Boards of Directors Must Become More Professional to Avoid Corruption
Next Generation BoardsBoard and CEO AdvisoryBoard Director and Chair Search
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March 20, 2017
Next Generation BoardsBoard and CEO AdvisoryBoard Director and Chair Search
Russell Reynolds Associates Consultant Pedro Goenaga talks about his work in executive search and with corporate boards in this article.
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El Diario Vasco

El Diario Vasco’s article, “Boards of Directors Must Become More Professional to Avoid Corruption,” interviewed Russell Reynolds Associates Consultant Pedro Goenaga about his work in executive search and his insights in corporate boards. A translated version of his Q&A is excerpted below.  

You are a headhunter. What would you consider the profile of a talented person for the business world to be? 

- The two differentiating characteristics of such a person are those of anticipating trends and managing uncertainty. This involves understanding what new situations there are in an international context and their impacts on the business, directing their teams to respond according to those facts. Now then, we are in a changing world. The strategy of today may not be valid tomorrow. You have to have sufficient credibility to redirect the organization, knowing that cycles are shorter and shorter. 

This thing about anticipating the game has something to do with being a visionary. Is intuition more important than technical knowledge? 

- For me, the better visionary is the better-informed person. We do not need gurus but professionals with access to the people who really know what is happening in the different industries, countries, political administrations, etc. A person who has access to those channels, receives the information, and directs it will be the person that draws the best conclusions.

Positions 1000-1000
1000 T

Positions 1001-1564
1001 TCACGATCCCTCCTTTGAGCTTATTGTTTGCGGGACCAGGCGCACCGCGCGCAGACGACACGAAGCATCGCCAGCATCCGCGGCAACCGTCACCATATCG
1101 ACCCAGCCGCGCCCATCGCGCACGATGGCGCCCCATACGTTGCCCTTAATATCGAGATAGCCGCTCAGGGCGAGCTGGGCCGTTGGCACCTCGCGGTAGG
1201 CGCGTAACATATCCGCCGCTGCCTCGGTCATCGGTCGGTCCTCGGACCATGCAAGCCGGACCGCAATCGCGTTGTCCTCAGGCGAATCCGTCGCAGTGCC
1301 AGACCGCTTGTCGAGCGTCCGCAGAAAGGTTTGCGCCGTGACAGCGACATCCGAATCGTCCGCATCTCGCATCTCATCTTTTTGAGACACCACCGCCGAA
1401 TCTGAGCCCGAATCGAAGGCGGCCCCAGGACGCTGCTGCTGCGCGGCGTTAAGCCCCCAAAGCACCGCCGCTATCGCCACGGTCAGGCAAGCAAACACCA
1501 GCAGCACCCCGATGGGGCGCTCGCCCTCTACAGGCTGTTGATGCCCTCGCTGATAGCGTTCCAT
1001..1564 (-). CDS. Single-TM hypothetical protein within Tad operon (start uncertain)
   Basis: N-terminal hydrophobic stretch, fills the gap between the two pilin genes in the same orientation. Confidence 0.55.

To reach those management positions, are candidates required to give blood, sweat, and tears? 

- Inspiration is found on the practice field. The ideal combination is to unite the ability to anticipate with a dedication commitment. That formula tends to achieve success. It is not worth working a lot of hours without knowing where you are going or, on the other hand, thinking that you can have a few wonderful ideas and not take the time to put them into action. 

Well, the conciliation between working life and family life does not form a part of that formula. 

- Conciliation is low. Inspiration with sweat is needed. A top manager sacrifices many moments, but no one is forced to hold those positions. And, in addition, they are well remunerated. 

-Should remuneration be tied to results? Or, said another way, is it logical for management in banking or Spanish companies to have been given multimillion dollar salaries when their organizations were on the road to bankruptcy? 

- There have to be two parts. Management must receive logical remuneration from the market, according to their level of dedication and capacity for sacrifice. This having been said, what lacks any sense is for there to be variable remuneration situated at the top of the rankings, when the shareholders see the stocks of the companies managed by those executives have not appreciated. There must be a certain correlation. It cannot be that shareholders do not receive dividends, and the top executive is at the top of the rankings for remuneration. It is not enough to say, “I have worked very hard.” One has to provide results. 

To read the full article, click here.